Increasing Your Company’s Competitive Intelligence

Perhaps you run a small business and have a belief that you simply don’t have the time to consistently monitor your competitors and your market as you should. Keeping the business afloat is paramount to you, and hiring additional staff to address this area isn’t an option at this juncture. Consultants aren’t an option either because they’re costly, or your company can’t sacrifice the time necessary to properly educate an outsider about your inner business workings. For any of these situations, there is an alternative if you truly want to keep tabs on your competitive landscape: have your current employees take responsibility.

Tasking your existing employees with developing competitive intelligence for small portions of the overall endeavor isn’t that time consuming, and it will allow them to feel like they are part of the strategic planning process. If your company has a sales or marketing department, these employees serve as the ideal candidates for undertaking competitive analyses. They should be familiar with the market to begin with and have contacts throughout the territory which may provide some inside information. To think your sales or marketing staff doesn’t communicate with a competitor or two is rather naïve—it happens, and it’s a reality you can use to your company’s advantage if it’s encouraged instead of frowned upon.

What kind of information do you need from each employee as it pertains to the competitive landscape? Capturing the following competitor data is a good start:
• Strengths
• Weaknesses
• How your company can take advantage of their weaknesses
• How your company can minimize potential threats from the competitor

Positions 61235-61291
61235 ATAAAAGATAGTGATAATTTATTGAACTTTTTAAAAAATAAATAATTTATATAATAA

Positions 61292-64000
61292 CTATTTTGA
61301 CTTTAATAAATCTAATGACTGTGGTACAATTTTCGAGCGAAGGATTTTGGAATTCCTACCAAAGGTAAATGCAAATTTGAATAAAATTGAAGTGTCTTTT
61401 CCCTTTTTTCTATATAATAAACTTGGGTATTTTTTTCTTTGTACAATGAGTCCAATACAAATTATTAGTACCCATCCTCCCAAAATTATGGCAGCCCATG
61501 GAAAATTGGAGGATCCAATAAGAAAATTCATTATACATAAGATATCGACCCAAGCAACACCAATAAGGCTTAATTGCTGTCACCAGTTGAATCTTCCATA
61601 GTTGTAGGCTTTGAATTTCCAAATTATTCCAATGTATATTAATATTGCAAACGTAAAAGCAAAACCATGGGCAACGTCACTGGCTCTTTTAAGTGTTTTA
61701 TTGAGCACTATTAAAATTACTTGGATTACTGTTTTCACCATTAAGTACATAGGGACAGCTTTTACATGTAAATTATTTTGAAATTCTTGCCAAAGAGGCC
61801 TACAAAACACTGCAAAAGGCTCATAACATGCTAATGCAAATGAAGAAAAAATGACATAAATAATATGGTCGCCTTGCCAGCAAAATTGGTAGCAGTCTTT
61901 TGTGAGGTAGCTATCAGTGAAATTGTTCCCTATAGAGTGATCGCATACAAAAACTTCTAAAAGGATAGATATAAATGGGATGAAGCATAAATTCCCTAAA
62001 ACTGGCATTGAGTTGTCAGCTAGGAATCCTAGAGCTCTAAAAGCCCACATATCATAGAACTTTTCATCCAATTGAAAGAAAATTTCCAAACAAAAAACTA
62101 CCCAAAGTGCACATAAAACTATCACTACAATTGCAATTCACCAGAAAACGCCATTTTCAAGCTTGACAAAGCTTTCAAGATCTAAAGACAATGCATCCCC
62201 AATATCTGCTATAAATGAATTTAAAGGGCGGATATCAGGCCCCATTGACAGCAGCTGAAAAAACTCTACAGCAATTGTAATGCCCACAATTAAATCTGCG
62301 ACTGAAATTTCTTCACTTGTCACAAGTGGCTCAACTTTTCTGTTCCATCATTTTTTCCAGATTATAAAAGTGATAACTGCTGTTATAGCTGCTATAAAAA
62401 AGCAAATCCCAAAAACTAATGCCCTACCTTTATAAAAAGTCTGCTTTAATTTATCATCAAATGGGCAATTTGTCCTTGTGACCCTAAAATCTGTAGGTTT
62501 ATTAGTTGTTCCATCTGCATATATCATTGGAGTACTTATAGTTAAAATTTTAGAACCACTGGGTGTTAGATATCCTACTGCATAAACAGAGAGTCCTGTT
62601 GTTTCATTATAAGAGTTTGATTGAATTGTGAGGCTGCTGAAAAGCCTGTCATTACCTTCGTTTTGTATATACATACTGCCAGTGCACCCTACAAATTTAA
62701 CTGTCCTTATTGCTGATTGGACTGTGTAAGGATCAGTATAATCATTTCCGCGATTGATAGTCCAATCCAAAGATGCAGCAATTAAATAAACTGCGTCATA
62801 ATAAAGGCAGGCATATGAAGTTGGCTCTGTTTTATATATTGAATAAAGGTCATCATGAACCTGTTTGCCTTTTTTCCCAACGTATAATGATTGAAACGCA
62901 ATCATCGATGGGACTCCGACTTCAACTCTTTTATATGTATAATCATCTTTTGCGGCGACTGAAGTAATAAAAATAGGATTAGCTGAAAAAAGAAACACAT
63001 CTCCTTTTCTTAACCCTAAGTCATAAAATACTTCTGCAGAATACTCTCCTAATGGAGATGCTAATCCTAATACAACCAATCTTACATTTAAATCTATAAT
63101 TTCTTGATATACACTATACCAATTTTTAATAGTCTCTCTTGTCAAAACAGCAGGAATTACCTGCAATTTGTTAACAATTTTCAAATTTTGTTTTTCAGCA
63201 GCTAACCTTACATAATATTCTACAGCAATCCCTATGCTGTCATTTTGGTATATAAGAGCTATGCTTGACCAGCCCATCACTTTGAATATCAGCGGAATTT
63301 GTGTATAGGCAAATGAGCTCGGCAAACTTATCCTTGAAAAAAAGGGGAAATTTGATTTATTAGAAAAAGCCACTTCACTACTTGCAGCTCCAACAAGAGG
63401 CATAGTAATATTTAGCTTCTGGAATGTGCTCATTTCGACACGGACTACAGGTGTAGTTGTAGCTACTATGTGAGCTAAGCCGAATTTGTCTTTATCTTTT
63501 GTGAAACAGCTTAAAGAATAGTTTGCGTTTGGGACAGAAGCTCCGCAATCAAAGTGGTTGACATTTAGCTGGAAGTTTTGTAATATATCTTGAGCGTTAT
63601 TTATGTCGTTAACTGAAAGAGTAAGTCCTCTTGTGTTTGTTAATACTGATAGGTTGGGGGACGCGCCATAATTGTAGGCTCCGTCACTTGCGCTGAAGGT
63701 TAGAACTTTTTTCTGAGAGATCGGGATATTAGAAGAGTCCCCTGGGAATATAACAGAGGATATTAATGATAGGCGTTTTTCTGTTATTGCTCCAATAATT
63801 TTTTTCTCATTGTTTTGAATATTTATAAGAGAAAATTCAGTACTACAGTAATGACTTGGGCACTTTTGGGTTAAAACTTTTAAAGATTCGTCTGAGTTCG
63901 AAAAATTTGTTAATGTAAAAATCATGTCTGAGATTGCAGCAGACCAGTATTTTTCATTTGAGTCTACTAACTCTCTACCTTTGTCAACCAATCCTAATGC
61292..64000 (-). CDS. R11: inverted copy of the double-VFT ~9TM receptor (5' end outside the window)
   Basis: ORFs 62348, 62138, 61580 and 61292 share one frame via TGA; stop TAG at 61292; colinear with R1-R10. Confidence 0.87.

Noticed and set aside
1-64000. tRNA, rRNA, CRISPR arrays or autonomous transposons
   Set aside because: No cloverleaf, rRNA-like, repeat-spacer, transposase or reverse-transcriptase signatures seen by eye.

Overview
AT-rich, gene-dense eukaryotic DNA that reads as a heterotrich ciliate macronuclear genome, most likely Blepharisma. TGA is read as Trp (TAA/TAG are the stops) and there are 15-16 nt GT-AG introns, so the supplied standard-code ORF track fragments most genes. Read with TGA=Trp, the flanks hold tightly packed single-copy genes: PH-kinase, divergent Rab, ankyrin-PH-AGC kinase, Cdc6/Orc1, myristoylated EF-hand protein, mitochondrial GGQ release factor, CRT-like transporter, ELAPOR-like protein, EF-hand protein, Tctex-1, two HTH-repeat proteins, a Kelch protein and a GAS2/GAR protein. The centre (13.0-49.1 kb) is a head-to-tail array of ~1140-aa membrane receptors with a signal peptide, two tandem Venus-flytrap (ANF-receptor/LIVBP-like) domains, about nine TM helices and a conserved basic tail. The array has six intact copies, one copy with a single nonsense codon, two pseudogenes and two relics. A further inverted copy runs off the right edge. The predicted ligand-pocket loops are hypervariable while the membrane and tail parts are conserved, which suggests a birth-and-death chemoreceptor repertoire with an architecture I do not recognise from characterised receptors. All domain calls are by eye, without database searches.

• Product and service offerings & changes
• Pricing structure & fluctuations
• Plans to expand or consolidate operations
• Management & staffing changes

Most top sales and marketing reps will know this kind of stuff inside and out (on your strongest competitors) without having to do a ton of “homework,” but that doesn’t mean the information is being shared throughout the ranks. Often times it’s not, and that’s a contributing factor as to why there is typically a great divide between the top and bottom performers. This presents an opportunity to improve overall sales performance in addition to other benefits mentioned in this article.

Once you’ve gotten your employees to gather and analyze competitive data, how are you going to efficiently distribute it amongst the ranks? Why not host mandatory weekly strategic meetings to feed this information into your organization’s collective mindset? As co-workers demonstrate a solid understanding of a specific competitor or issue, they become the so-called defacto in-house “expert” on that competitor or issue which their co-workers will value. It will raise mutual respect levels and give employees the opportunity to develop better presentation and teaming skills. Other workers will follow suit, thus increasing your entire company’s competitive intelligence. Choose to focus on one competitor or issue per week, and the meetings won’t infringe too much upon the normal work day. The weekly strategic meetings could be conducted over lunch, as an internal lunch and learn, where you order food for all in attendance in exchange for their undivided attention. Yes, you’ll have to pay some money for food, but it’s cheaper than hiring additional staff, and it raises the bar across the board for your organization to become a more competitively focused entity.

To summarize, the resources are likely within your reach to gather and distribute competitive intelligence throughout your organization if you desire to make this important for your organization. Smaller companies simply don’t devote enough attention to expanding their competitive intellectual capital, and this is a creative way to get more people involved in your strategic efforts and team build while maintaining some cost control.

Roger Bauer is Founder and CEO of SMB Consulting, Inc., a Louisville, Kentucky based small business consulting firm specializing in strategic planning, web design, SEO, sales and marketing, and business analysis. To learn more, point your browser to Business Consulting. To contact a small business consultant today, e-mail